June 19, 2008
Jeanne Meister at CLO Magazine was looking for experiences on Communities of Practice. Our VP of Academy was nice enough to connect the two of us and the resulting conversation was this article on Communities of Practice in the Workplace.
The article mentions that I’m working on a Community of Practice starter kit. Jeff Maaks now at PragmaticPS and I have been discussing it for some time, so now I guess we have to actually do it!
May 20, 2008
On May 15th, Lynda Moulton of the Boston KM Forum asked me to present on my experiences and journey as I continue to build a KM program at HDS. I focused on how we set about building our first community of practice, a time line for the program and some future goals.
For me, it wasn’t a typical presentation where I speak and there’s no feedback. Since it was a small group and a small room it lead to some great discussion. As I would share my experiences, others would share theirs as well and I took away more as a result!
You can read about what other’s took away:
Knowledge Jolt by Jack Vinson
A Matter of Degree by Sadalit Van Buren
Sims Learning Connection by Ray Sims
I also met David Hobbie author of Caselines, who had some good suggestions for getting funding and support for my KM program.
Many thanks to all who attended and participated in the event, and my apologies for the late start.
April 18, 2008
Well its been 3 weeks since I started my part-time MBA in the Babson Fast Track program, and so far its been a blast! We’ve started out on two softer subjects around 1) Leadership & Human Behavior and 2) Creativity, Innovation and Entrepreneurship. These have been very eye opening. We’ve been reading a lot from the IDEO Innovation books by Tom Kelley. Both have been very interesting reads. Another interesting concept is PO by Edward DeBono. These are things I expected in a well rounded MBA program like Babson. However I was floored when as part of a class wrap-up session our professor quoted this poem.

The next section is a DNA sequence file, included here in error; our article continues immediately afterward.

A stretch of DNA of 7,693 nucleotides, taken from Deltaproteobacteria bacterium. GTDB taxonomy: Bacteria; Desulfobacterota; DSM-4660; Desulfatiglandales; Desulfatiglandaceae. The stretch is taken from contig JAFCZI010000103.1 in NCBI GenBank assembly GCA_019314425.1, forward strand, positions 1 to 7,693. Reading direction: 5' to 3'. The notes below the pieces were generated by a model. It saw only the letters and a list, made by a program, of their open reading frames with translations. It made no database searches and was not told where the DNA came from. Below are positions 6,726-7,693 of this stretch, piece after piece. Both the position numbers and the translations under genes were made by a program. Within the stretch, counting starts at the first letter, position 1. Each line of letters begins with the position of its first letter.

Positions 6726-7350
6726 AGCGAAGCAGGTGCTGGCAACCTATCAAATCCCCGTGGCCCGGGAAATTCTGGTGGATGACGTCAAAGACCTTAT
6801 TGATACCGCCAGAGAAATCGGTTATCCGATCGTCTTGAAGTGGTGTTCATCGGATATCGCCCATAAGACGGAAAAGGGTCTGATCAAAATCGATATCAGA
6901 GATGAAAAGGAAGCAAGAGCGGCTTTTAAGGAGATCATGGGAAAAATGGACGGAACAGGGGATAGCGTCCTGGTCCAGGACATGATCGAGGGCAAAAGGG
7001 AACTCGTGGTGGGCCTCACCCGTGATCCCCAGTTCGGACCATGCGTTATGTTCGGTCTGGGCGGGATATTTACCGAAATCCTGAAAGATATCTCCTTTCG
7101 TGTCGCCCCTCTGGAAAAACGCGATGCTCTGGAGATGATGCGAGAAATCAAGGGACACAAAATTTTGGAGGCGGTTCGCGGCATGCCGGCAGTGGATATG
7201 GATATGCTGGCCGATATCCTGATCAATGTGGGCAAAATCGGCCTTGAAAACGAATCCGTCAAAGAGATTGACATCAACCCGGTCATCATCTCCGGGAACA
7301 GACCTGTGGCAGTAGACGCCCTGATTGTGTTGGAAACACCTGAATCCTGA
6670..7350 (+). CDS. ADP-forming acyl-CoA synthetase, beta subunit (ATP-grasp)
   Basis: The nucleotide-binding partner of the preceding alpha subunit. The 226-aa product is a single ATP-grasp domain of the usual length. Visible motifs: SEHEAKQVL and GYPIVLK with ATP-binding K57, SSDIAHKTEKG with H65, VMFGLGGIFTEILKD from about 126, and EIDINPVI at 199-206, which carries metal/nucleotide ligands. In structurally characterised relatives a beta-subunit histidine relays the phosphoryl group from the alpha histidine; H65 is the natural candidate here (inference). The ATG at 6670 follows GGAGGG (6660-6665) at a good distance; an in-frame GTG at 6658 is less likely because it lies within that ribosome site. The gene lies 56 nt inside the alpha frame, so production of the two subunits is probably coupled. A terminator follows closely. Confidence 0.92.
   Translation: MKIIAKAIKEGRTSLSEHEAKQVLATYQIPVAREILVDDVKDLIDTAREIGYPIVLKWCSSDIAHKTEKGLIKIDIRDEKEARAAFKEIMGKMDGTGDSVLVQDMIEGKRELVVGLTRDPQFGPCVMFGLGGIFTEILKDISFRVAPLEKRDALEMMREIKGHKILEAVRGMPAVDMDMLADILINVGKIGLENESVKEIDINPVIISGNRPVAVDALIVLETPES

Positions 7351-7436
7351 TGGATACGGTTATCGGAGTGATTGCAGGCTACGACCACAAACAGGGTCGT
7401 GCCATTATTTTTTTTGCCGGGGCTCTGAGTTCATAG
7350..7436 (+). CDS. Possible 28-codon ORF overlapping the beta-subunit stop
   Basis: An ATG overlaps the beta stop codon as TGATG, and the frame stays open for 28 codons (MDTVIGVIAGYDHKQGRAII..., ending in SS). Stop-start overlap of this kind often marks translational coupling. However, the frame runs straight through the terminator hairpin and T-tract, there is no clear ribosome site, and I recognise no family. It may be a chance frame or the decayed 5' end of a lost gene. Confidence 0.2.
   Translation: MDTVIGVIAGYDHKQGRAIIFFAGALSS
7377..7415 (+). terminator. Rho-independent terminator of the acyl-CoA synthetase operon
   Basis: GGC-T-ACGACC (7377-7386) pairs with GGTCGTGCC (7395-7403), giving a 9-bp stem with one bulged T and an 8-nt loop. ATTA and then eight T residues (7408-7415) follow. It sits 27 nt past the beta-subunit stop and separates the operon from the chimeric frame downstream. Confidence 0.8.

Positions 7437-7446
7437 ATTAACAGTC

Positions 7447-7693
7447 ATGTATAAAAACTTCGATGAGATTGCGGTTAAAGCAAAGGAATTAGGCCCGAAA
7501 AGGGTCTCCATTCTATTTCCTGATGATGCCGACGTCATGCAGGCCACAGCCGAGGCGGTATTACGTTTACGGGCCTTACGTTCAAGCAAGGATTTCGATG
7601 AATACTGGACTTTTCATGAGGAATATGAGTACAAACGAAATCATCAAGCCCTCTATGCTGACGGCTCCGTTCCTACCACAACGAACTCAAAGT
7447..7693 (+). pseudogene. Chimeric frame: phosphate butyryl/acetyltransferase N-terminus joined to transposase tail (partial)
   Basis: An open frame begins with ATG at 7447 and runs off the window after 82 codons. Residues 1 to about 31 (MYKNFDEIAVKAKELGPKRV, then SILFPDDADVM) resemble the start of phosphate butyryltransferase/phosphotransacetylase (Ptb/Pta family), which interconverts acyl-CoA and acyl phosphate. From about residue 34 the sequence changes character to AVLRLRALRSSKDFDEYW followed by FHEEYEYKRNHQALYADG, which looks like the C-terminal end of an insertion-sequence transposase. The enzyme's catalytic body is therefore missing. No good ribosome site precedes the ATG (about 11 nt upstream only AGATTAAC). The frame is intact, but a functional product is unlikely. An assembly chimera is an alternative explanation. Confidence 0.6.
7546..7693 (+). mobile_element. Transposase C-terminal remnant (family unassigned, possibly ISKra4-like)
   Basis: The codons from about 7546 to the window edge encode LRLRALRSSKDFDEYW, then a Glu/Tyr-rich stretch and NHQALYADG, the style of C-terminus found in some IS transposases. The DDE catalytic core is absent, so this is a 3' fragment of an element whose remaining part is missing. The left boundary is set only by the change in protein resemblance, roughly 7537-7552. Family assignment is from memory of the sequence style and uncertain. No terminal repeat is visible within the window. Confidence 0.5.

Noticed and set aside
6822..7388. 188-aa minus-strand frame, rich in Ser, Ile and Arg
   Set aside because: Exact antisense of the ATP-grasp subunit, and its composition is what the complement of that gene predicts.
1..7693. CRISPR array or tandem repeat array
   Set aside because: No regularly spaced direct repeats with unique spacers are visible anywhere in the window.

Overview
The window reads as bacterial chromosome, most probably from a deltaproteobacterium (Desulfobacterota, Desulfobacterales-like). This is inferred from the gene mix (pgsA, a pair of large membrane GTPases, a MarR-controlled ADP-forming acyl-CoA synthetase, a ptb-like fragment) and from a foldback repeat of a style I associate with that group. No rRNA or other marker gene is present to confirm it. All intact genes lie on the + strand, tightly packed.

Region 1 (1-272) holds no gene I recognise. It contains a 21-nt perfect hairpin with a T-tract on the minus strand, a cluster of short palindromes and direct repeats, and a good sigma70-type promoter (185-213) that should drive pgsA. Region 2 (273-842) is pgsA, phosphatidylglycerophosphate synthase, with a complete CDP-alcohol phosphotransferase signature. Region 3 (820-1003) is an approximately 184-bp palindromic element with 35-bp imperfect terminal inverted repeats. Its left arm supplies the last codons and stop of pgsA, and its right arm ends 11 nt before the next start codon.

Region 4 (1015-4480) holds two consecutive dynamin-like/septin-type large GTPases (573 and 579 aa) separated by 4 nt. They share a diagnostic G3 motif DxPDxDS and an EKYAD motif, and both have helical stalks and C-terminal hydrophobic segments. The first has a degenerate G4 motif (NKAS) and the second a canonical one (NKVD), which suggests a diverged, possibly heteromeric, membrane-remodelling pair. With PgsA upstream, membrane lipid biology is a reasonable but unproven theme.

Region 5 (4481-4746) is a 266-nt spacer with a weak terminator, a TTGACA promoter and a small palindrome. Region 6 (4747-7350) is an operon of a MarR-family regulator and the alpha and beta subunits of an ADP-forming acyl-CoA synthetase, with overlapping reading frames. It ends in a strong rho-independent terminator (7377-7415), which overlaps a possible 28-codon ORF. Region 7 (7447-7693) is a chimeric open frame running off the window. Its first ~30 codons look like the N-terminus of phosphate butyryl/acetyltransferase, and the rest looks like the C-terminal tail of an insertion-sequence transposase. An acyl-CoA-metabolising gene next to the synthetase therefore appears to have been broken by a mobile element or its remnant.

IT IS NOT FOR THEM TO JUDGE
They may see the good you do
As self serving.
Continue to do good.
They may see your generosity
Continue to be generous.
They may see your warm and
Caring nature as weakness.
Continue to be warm and caring.
For you see, in the end,
It is between you and God.
It never was between you and
So what does all this have to do with KM? Well certainly the poem spoke to me about my work with communities of practice and building a KM program at HDS. I often wonder if its just easier to be a little more mean/nasty in trying to overcome roadblocks. I read this poem and it reconfirmed for me that I was taking the right approach. As all KM practitioner’s know (and I’m learning) its hard to understand if you’re making a difference and are being appreciated. You border on frustration, almost ready to give up and then something goes your way and you remember why you wanted to expose others to the benefits of KM. The poem did that for me this week.
January 31, 2008
Knowledge Management practitioners are a very open and welcoming group of folks. I’m not sure if KM attracts a certain type of personality or the nature of KM requires a person to be open to new ideas and actively seek them out. But in the past couple of months I’ve joined a couple communities, so I thought I’d share here.
SIKM Leaders or Systems Integrators Knowledge Management Leaders is a Yahoo Group with monthly community calls with presentations from the community members. Its run by Stan Garfield, KM guru over at HP. If you’re in the system integration space (or something akin to SI) then check out the group. The group is very much focused on direct application of KM practices and less on the theory of KM.
Com-Prac or Communities of Practice is another Yahoo Group, hosted by John Smith at Learning Alliances. This group has definite worldwide participation. You are likely to get an answer from Seattle, or Delhi or London to somewhere in Australia. As the name suggests this group os focused on building, sustaining and studying communities of practice in all their different forms.
Online Facilitation, a Yahoo Group, hosted by Nancy White at Full Circle Associates. The topics here revolve around discussion about the skills, techniques and issues around online facilitation in a variety of Internet online environments and virtual communities.
CPSquare is yet another community (which I wrote about before) with its own web platform and is currently hosting a series of calls focused on ‘Long Live the Platform‘.
Recently I started to attend events put on by the Boston Knowledge Management Forum. Lynda Moulton usually acts as host and facilitator for the monthly meetings held in Waltham, MA and the Friday morning Breakfast Meetings. I’ve made it to a couple afternoon meetings and the members are long time KM practitioners in the Boston area. So far though, the breakfast meetings have eluded me as they are too early in the morning for me. Patti Anklam is also a member who recently authored Net Work.